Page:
"I experimented by careful manipulation of loading the target page in order to freeze it just before the redaction occurred." The same technique worked throughout that section of the report, and in many other -- but not all -- sections, Young says. He eventually compiled a lengthy list of no-longer-secret names, and sent an email to the Times alerting them to the shortcoming in their redaction technique -- including a block of revealed names as proof. How was this possible to defeat the security in such a highly sensitive document? The PDF pages are in fact scanned images, opened and modified in Adobe Photoshop. Times staff didn't respond to several Planet PDF queries about the specific technique(s) used, and whether the redaction took place at the newspaper or elsewhere. One of the real strengths of the Acrobat software suite is the ability for third-party vendors to create and sell add-on tools for specific niche applications. Among the numerous commercial plug-ins available is a product called Redax from Digital Applications that's designed for this exact task. Many government agencies and companies use it to protect vital information within private documents that later need to be made public. Young credits his happenstance discovery on the use of a slower-than-average computer, noting in his comments about the incident -- posted at the Cryptome.org Web site he also administers, and where he later posted the full report including all names -- that people working on more current models wouldn't see the delayed display. However, in inspecting one of the PDF files, we quickly determined that while that Young's reasoning might be true for anyone viewing the CIA documents with only the free Reader, it is definitely not the case for anyone using the full commercial Acrobat 4.x software. Using Acrobat's Touchup Object Tool -- hidden from view by default, accessible (see below) in a pop-out window behind the TouchUp Text Tool in Acrobat 4.x -- it took a matter of seconds to manually remove a large redaction on one page, quickly revealing some 20 names.
After being notified by Young, the Times temporarily removed the CIA PDF files from its Web site "until we can delete the names in a more secure fashion." The versions of the documents currently available at the Times' site appear to utilize a slightly different method -- an image with sections containing names cut out. Times' staff did not reply to Planet PDF's questions regarding the specifics of the second technique used. Also, unlike the first set of PDF files, examining the later versions indicates the use of Acrobat's standard security settings. Just one problem. There was no password set to prevent anyone from changing the document's internal security -- a quick "Save As" allows for easy removal of the security setting -- by changing it from "Standard" to "None."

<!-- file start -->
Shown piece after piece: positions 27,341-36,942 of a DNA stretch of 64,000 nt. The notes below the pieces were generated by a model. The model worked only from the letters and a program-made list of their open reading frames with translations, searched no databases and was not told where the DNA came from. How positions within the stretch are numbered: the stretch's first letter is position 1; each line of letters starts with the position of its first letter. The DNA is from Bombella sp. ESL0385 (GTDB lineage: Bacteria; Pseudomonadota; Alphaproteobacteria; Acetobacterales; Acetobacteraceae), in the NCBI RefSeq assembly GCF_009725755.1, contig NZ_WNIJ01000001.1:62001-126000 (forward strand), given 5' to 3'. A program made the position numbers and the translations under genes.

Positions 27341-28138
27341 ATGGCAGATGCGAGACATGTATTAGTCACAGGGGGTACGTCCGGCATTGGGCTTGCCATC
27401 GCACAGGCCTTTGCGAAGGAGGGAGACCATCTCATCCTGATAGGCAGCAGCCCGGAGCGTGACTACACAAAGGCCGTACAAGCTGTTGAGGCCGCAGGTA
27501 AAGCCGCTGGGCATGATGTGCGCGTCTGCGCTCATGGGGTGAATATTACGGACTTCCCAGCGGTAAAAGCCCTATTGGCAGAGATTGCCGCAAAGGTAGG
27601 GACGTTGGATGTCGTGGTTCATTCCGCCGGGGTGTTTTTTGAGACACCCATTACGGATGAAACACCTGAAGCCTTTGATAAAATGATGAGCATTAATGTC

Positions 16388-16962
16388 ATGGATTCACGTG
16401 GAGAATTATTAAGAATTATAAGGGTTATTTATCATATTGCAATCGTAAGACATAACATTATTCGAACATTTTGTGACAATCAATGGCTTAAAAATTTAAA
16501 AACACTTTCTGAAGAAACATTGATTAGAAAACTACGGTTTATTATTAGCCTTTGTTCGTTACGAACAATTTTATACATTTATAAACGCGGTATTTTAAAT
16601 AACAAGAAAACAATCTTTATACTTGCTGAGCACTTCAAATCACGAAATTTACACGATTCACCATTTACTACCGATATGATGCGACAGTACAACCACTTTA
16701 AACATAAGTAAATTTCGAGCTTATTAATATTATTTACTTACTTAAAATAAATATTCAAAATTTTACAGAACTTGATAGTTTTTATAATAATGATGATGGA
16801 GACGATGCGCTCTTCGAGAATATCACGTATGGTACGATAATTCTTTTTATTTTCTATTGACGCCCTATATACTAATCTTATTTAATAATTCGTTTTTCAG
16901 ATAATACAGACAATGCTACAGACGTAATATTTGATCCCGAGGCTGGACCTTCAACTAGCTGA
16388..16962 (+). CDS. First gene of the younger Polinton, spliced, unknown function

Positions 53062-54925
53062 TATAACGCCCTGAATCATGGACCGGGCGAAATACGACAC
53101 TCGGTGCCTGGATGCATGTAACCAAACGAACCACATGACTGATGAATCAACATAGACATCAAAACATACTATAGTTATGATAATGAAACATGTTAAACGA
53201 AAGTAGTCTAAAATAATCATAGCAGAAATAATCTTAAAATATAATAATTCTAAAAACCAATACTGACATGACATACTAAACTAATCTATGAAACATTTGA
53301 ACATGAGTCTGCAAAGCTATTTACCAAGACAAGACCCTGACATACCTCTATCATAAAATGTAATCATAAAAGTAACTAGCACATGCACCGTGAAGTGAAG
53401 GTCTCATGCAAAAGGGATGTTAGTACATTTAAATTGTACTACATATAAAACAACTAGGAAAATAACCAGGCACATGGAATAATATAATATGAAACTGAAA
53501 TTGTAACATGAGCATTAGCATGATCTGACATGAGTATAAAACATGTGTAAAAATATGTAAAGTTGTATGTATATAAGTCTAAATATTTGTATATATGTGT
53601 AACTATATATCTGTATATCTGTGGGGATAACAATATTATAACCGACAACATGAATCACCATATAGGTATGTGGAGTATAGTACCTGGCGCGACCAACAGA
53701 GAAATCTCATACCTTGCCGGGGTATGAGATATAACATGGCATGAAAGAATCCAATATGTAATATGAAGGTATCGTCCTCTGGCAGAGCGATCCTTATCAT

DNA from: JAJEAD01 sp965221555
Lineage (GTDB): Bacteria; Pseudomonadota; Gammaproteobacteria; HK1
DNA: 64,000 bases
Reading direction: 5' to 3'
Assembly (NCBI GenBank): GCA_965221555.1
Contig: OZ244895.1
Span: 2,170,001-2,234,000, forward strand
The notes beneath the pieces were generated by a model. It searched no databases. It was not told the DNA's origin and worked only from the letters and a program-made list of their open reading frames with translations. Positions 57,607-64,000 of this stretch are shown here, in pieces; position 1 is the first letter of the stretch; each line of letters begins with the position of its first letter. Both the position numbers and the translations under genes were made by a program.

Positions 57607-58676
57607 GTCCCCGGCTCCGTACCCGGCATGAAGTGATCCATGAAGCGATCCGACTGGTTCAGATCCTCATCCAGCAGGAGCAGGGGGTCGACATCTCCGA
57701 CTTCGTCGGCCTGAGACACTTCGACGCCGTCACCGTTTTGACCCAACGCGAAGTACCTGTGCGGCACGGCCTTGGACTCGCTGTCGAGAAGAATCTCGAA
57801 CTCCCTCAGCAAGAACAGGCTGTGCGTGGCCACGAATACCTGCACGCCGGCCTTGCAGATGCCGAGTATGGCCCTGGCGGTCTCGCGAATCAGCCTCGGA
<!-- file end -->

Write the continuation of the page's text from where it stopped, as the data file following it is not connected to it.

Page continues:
[NOTE: In this case, as the documents had been saved as a low-resolution image files, there was no benefit to using Acrobat's internal security settings. However, as there was an apparently deliberate attempt to use it in the second redaction effort, we felt it was important to point out for the sake of others that it was improperly configured. Had it been a necessary aspect of protecting these documents, the security would have been easily defeated.] Another publicly posted comment in the Times' online forums -- that "some people know about the problem associated with PDF files" -- reflects a perception we're certain others will get from hearing about this incident. To suggest that the weak link in the process was the chosen file format, however, doesn't match the facts. Step-by-Step Removal of Attempted Redaction
1. After selecting the TouchUp Object Tool (NOT the TouchUp Text Tool) in Acrobat 4, click and hold on the darkened overlay concealing the names.
2. Continue to hold the pointer on the dark overlay, then begin dragging it down or across the page.
3. As you continue dragging the overlay, the hidden text begins to appear.
4. After the overlay has been completely removed, the names become easy to read -- and if not, use Acrobat's zoom tool to increase the size of the text on screen. If your life depends on the file remaining secure, use a Security Password
1. Go to "File - Document Info - Security" to check the internal security settings of any PDF file.
2. This settings window shows that a level of "Standard" security was applied to the PDF file. However, an error was made that makes the security easy to override.
3. Security in a PDF file is set when performing a "Save As" of the file; choose the appropriate option needed for your file. But ALWAYS set a password that MUST be used to change your security settings.
4. In the Security Settings window in item 1 above, notice that the author failed to set a Security Password. [This may be where the phrase "false sense of security began!] Without such a password, anyone can perform a "Save As" with the PDF file and change your intended setting back to NONE. That's as in 'NO Security.' No more secrets. Just hope that your life (or someone else's) doesn't hinge on an improperly configured PDF security setting.
This action might not be possible to undo. Are you sure you want to continue?
We've moved you to where you read on your other device.
Get the full title to continue listening from where you left off, or restart the preview.